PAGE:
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Author Topic: Garden State Parkway  (Read 268182 times)

Alps

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Re: Garden State Parkway
« Reply #1325 on: March 10, 2020, 12:03:01 AM »

Thanks Alps. I assume the lanes are 9 to 10 feet wide in the five-lane area? I suppose it's marginally acceptable being as there are no heavy trucks on the Parkway that far north. Surprising though that the Authority was desperate enough for another lane that they would go narrower than 12 feet on an otherwise modern road.
a) Keep in mind that the "widening" happened under the NJ Highway Authority.
b) I think only the lanes on the old Driscoll Bridge were 10'. I think Union is closer to 11'. But again, don't quote me on that unless you want to wander out there with a ruler yourself.*
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storm2k

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Re: Garden State Parkway
« Reply #1326 on: March 10, 2020, 12:18:11 PM »

Thanks Alps. I assume the lanes are 9 to 10 feet wide in the five-lane area? I suppose it's marginally acceptable being as there are no heavy trucks on the Parkway that far north. Surprising though that the Authority was desperate enough for another lane that they would go narrower than 12 feet on an otherwise modern road.
a) Keep in mind that the "widening" happened under the NJ Highway Authority.
b) I think only the lanes on the old Driscoll Bridge were 10'. I think Union is closer to 11'. But again, don't quote me on that unless you want to wander out there with a ruler yourself.*
*Don't do this

Steve Anderson's page for the Parkway on nycroads.com claims that the NJ4Pkwy section has 12 foot lanes, which doesn't seem possible. I really thought I remember reading how they were shrunk to 11 foot lanes in the early 80s to fit that fifth lane thru there. In fact, I thought that was the old Highway Authority's MO, to eliminate shoulders and squeeze lanes down in order to fit extra lanes in without having to acquire more ROW.
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Alps

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Re: Garden State Parkway
« Reply #1327 on: March 10, 2020, 04:34:18 PM »

Thanks Alps. I assume the lanes are 9 to 10 feet wide in the five-lane area? I suppose it's marginally acceptable being as there are no heavy trucks on the Parkway that far north. Surprising though that the Authority was desperate enough for another lane that they would go narrower than 12 feet on an otherwise modern road.
a) Keep in mind that the "widening" happened under the NJ Highway Authority.
b) I think only the lanes on the old Driscoll Bridge were 10'. I think Union is closer to 11'. But again, don't quote me on that unless you want to wander out there with a ruler yourself.*
*Don't do this

Steve Anderson's page for the Parkway on nycroads.com claims that the NJ4Pkwy section has 12 foot lanes, which doesn't seem possible. I really thought I remember reading how they were shrunk to 11 foot lanes in the early 80s to fit that fifth lane thru there. In fact, I thought that was the old Highway Authority's MO, to eliminate shoulders and squeeze lanes down in order to fit extra lanes in without having to acquire more ROW.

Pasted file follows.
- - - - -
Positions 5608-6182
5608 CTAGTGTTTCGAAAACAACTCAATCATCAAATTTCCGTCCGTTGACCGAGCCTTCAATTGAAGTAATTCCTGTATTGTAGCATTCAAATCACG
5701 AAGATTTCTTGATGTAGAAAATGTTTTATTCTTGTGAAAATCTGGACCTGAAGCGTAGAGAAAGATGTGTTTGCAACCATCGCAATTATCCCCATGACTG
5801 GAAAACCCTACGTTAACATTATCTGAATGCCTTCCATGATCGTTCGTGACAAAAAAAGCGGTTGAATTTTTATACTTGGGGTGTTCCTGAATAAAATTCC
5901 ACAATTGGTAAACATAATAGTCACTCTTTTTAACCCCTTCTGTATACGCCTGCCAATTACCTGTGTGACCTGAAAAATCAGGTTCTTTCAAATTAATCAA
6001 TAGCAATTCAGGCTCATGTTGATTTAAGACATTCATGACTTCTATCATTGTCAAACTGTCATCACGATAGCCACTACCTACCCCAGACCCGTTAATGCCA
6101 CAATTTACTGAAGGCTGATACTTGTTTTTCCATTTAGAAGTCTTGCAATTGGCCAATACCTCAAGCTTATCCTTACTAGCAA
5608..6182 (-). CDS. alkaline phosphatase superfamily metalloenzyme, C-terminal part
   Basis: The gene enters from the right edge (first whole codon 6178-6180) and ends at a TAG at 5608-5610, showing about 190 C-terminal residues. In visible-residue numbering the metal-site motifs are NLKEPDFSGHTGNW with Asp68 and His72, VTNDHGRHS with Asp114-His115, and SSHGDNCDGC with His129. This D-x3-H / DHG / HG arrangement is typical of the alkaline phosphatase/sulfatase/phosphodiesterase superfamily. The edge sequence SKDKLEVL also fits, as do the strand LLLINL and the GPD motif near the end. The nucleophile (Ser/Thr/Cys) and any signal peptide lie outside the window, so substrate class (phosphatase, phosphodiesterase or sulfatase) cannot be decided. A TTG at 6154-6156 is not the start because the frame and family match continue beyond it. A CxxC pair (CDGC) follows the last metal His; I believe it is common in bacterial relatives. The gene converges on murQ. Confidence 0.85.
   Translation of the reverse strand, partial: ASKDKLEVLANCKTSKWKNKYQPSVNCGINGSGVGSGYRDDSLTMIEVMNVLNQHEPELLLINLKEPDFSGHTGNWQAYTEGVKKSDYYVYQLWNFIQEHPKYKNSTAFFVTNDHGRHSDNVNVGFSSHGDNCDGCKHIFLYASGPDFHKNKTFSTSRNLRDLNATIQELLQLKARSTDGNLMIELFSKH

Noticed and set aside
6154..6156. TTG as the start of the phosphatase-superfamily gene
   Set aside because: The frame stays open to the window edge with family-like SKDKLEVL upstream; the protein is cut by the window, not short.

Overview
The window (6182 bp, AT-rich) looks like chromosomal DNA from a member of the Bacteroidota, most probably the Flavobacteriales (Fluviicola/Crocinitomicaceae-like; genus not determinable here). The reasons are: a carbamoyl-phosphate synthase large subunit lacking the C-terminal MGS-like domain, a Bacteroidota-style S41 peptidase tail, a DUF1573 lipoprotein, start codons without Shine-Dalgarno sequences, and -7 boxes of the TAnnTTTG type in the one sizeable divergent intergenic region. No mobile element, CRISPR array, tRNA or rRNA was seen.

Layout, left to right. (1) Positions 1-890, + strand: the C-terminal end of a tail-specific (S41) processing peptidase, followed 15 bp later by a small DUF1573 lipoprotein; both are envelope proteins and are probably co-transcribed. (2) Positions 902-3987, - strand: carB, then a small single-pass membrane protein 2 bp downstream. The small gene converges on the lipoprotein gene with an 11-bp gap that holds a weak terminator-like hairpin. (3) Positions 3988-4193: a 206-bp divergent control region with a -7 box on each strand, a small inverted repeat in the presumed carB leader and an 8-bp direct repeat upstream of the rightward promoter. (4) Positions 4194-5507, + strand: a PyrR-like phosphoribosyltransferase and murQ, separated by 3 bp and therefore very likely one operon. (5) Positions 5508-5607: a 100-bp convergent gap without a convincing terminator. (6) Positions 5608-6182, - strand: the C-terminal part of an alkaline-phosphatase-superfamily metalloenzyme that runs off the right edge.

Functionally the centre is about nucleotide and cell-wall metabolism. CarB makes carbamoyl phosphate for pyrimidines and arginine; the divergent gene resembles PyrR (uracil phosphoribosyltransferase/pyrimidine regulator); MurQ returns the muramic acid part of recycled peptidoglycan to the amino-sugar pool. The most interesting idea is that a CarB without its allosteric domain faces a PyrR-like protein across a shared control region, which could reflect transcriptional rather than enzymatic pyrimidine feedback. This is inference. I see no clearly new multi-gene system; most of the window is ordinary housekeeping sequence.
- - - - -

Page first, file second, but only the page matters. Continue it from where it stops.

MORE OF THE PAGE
We have Google Earth to help us. I measured between 135-136 and got 55 feet across.

AcE_Wolf_287

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Re: Garden State Parkway
« Reply #1328 on: March 10, 2020, 05:23:57 PM »

Why don't they extend I-87 along the GSP. the northern part of the GSP north of I-95/NJ Tpke can be I-987 all the way to I-87/I-287 NY Thruway.

storm2k

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Re: Garden State Parkway
« Reply #1329 on: March 10, 2020, 05:56:09 PM »

Why don't they extend I-87 along the GSP. the northern part of the GSP north of I-95/NJ Tpke can be I-987 all the way to I-87/I-287 NY Thruway.

GSP is not up to interstate standards and it would be quite a feat to get it there in a lot of places. Plus, another interstate shield in NJ would not accomplish much that's an improvement over what we have now, to be honest.
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Alps

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Re: Garden State Parkway
« Reply #1330 on: March 11, 2020, 12:36:49 AM »

Why don't they extend I-87 along the GSP. the northern part of the GSP north of I-95/NJ Tpke can be I-987 all the way to I-87/I-287 NY Thruway.
Stop posting Fictional ideas outside the Fictional Highways forum.

storm2k

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Re: Garden State Parkway
« Reply #1331 on: March 13, 2020, 04:25:16 PM »

(mostly copied from the Turnpike thread)

NJ.com has an article about the proposed rates for the toll increases by the Turnpike Authority. Parkway increase is going to be around 27%, for both cash and EZ-Pass transactions. Bus discounts are changing as well and will be a flat 40% discount. Toll increases are expected to raise 500MM revenue for the next capital plan.
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storm2k

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Re: Garden State Parkway
« Reply #1332 on: March 17, 2020, 02:09:24 PM »

Turnpike Authority has now published the proposed toll schedules for the Parkway post increase. Essentially looking at .95 each way for mainline plazas, so 1.90 for the one way barriers. Most ramp tolls to move to .65 with the main exception being the East Orange plaza going to 1.25 (I believe it's 1.00 now) and any ramp barriers that charge the same 1 or 2 way tolls as the mainline barriers will move up accordingly.
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NJRoadfan

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Re: Garden State Parkway
« Reply #1333 on: March 17, 2020, 02:26:50 PM »